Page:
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TIJUANA - New U.S. consulate opens in Tijuana

TIJUANA — Long lines of visa applicants have for years been a fixture outside the offices of the U.S. Consulate General in Tijuana, hub of one of the busiest American consular districts in the world. This week, the lines have suddenly vanished, even if the activity hasn’t.

After 47 years in the same location near the Caliente Racetrack, the U.S. government has moved across town, on Monday opening offices in a $120 million gated compound built near the Otay Mesa border crossing. The imposing stone structures — with more than 100,000 square feet of space in the main building — are intended to offer both greater efficiency and tighter security at a time when the consulate’s role has grown increasingly complex.

“We’re not a traditional consulate that you might have thought of ten or 20 years ago,” said Steven Kashkett, the consul general, a 53-year-old career diplomat who oversees a staff of 50 Americans and 100 Mexicans operating out of the Tijuana facility. “We are now basically a mini-embassy representing the U.S. government in this part of Mexico.”

High-volume consulateSome average annual numbers from the Tijuana consulate, which serves the Baja California peninsula.

-- Visas processed annually: 190,000

-- U.S. population (est.): 250,000

-- U.S. citizens arrested annually: 2,000

-- U.S. deaths reported: About one death a day, most of natural causes

Source: U.S. consulate
Issuing visas and providing services to American citizens abroad are the stock-and-trade of consular offices worldwide. Kashkett said much of the work at the Tijuana consulate now also involves reporting on regional counternarcotics efforts, as well as political and economic issues on the border. The consulate, he said, “is much more of a facilitator between the two governments than it was in the past.”

While the U.S. Embassy in Mexico City serves as the State Department’s main representation in Mexico, the U.S. government also maintains nine consulates across the country, with Tijuana and Ciudad Juárez being the largest and busiest. In Tijuana in recent years, growing numbers of U.S. agencies have begun operating out of the consulate’s office, and now include Immigration and Customs Enforcement, the Drug Enforcement Administration, the Federal Bureau of Investigation, the Bureau of Alcohol Tobacco and Firearms and the Department of Commerce.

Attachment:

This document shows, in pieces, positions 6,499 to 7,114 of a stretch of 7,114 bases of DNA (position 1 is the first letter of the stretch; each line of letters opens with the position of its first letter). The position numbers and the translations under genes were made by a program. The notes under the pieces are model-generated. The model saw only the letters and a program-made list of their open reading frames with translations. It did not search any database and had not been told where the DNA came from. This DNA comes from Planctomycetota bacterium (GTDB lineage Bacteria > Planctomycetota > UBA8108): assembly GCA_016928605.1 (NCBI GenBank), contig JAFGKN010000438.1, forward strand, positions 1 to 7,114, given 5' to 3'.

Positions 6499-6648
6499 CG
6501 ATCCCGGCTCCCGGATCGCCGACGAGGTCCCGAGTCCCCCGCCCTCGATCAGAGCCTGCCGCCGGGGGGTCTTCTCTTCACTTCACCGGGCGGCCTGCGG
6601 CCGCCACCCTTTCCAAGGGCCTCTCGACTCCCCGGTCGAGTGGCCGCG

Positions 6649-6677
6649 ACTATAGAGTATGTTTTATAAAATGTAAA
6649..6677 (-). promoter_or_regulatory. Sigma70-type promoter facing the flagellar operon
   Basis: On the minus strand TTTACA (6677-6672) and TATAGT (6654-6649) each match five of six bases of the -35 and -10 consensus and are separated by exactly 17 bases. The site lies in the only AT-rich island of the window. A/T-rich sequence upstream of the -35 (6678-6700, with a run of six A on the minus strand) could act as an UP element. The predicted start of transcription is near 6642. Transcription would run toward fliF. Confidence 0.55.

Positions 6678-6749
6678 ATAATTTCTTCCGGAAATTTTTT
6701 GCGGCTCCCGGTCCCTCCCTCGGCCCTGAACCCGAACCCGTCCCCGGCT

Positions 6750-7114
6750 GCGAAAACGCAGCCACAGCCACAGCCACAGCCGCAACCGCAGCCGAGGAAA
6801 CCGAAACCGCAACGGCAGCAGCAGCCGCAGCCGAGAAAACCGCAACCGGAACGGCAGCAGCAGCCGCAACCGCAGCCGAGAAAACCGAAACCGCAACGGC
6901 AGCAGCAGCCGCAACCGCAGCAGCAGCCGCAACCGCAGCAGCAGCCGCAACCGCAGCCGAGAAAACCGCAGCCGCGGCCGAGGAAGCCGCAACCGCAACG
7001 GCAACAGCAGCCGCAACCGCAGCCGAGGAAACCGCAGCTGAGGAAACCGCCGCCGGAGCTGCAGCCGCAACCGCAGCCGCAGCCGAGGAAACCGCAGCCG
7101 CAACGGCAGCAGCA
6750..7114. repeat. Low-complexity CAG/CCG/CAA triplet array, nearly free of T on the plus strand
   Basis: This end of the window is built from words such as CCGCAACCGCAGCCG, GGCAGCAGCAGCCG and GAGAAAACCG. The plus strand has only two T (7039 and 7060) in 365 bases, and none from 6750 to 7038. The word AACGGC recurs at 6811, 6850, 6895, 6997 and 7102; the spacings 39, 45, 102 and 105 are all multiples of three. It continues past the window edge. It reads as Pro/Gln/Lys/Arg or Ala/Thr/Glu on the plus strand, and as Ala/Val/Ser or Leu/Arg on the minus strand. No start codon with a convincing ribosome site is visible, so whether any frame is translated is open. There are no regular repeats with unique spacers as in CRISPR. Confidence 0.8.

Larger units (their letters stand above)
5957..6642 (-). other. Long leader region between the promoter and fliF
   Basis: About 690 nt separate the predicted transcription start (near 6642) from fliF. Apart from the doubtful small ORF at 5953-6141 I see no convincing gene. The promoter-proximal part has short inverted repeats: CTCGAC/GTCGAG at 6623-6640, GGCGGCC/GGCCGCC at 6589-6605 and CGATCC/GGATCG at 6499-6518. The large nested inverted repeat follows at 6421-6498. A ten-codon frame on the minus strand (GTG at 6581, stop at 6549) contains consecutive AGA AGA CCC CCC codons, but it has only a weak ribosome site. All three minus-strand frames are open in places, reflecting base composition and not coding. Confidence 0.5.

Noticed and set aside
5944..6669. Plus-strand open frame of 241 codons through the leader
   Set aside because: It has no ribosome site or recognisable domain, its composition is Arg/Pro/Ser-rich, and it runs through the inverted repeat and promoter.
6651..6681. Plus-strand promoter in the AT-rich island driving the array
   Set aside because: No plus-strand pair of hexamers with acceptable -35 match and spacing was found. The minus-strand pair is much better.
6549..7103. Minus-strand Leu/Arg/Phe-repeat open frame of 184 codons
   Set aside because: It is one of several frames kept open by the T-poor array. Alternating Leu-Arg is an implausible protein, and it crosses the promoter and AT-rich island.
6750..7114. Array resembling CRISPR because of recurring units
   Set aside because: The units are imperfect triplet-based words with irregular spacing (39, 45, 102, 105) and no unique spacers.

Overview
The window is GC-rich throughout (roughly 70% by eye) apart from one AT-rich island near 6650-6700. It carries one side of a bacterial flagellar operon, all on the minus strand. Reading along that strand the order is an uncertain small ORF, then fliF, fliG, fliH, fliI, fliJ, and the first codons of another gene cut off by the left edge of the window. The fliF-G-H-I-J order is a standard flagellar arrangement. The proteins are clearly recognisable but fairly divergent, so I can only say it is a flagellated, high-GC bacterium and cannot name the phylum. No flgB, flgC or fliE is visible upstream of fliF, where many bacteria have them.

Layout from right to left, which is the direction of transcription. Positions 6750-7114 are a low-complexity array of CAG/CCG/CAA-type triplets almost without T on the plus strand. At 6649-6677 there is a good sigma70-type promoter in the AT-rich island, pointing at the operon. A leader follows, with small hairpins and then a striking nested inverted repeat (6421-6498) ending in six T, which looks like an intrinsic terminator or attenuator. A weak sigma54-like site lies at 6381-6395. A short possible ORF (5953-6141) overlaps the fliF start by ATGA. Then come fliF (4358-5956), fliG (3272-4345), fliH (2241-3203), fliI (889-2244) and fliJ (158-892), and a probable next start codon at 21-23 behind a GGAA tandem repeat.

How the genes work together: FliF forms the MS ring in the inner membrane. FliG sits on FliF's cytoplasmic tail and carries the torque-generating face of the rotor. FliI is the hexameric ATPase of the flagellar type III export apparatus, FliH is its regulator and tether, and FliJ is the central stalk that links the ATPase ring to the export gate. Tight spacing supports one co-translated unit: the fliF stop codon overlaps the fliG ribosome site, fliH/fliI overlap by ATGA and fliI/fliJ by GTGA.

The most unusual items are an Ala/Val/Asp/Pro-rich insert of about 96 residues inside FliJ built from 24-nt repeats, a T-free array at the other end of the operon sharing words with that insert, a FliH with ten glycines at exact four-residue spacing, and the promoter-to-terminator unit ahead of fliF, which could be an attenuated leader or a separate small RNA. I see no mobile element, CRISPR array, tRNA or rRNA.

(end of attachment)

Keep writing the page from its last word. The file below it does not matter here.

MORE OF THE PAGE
“Clearly in a country like Mexico, where U.S. interests are so multi-faceted, in a city like Tijuana that is such an important element of the national fabric, the consulate assumes a role that a consulate in Lyon, France, might not,” said Jeffrey Davidow, a former U.S. ambassador to Mexico.

The Tijuana consulate had long ago outgrown its rented facilities in the city’s upscale Hipódromo neighborhood, and in recent years found itself forced to open a visa annex a few miles away in the city’s Río Zone, where lines of applicants carrying documents could be seen standing outside throughout the day as they waited for appointments.

The new facility commands a sweeping view of the city, and sits surrounded by vacant land on a large plot known as La Pechuga, so-named because its shape resembles a chicken breast. The setting and structure meet U.S. State Department security standards for diplomatic facilities worldwide established following 1998 bombings of U.S. embassies in Kenya and Tanzania that claimed 220 lives.

Though less centrally located than the old facilities, the opening of the new consulate consolidates all of the operations in one location. Shaded areas with benches inside the compound allow for a more comfortable wait.

The central atrium of the newly opened U.S. Consulate General in Tijuana. — Nelvin C. Cepeda The Tijuana consular district, which oversees U.S. government affairs in Baja California and Baja California Sur, has an estimated 250,000 U.S. citizens living within its jurisdiction, a figure that does not include the millions of others who cross each year for tourism, jobs, family, and business.

More people are arrested here than in any other U.S. consular district, about 2,000 annually, according to consular figures; drug and weapons charges are among the most common. At any given moment 250 U.S. citizens are behind bars, though any definitive tallies are difficult because some may hold dual citizenship and not identify themselves as U.S. citizens.

On average, one U.S. citizen dies each day in the district, in the majority of cases of natural causes, the consulate reports. While most of last year’s 66 non-natural deaths were homicides, they also included car accidents, drownings and seven suicides.

“We are the highest volume, most complex American citizen services post in the world,” said Kashkett, whose previous posts have included Halifax, Port-au-Prince, Beirut and Jerusalem.

While the consulate can help those who lose their passports, are victims of crime, and recommend attorneys to those who face charges, “Americans need to understand that they live in a foreign country, the laws of the foreign country apply,” Kashkett said.

Some find the help invaluable.

A recent high-profile case brought consular staff to San Felipe earlier this month after the sinking of a charter fishing vessel in the Gulf of California with 27 U.S. citizens aboard. David Levine of Bodega Bay, said the 19 survivors had lost everything, including passports, drivers’ licenses and medications. Consular staff, “went out of their way to do whatever they could for all of us down there,” Levine said. “They made sure we got back across the border without passports, that we were OK to drive.”

Source: SignOn San Diego • (619) 293-1716 • Twitter @sandradibble

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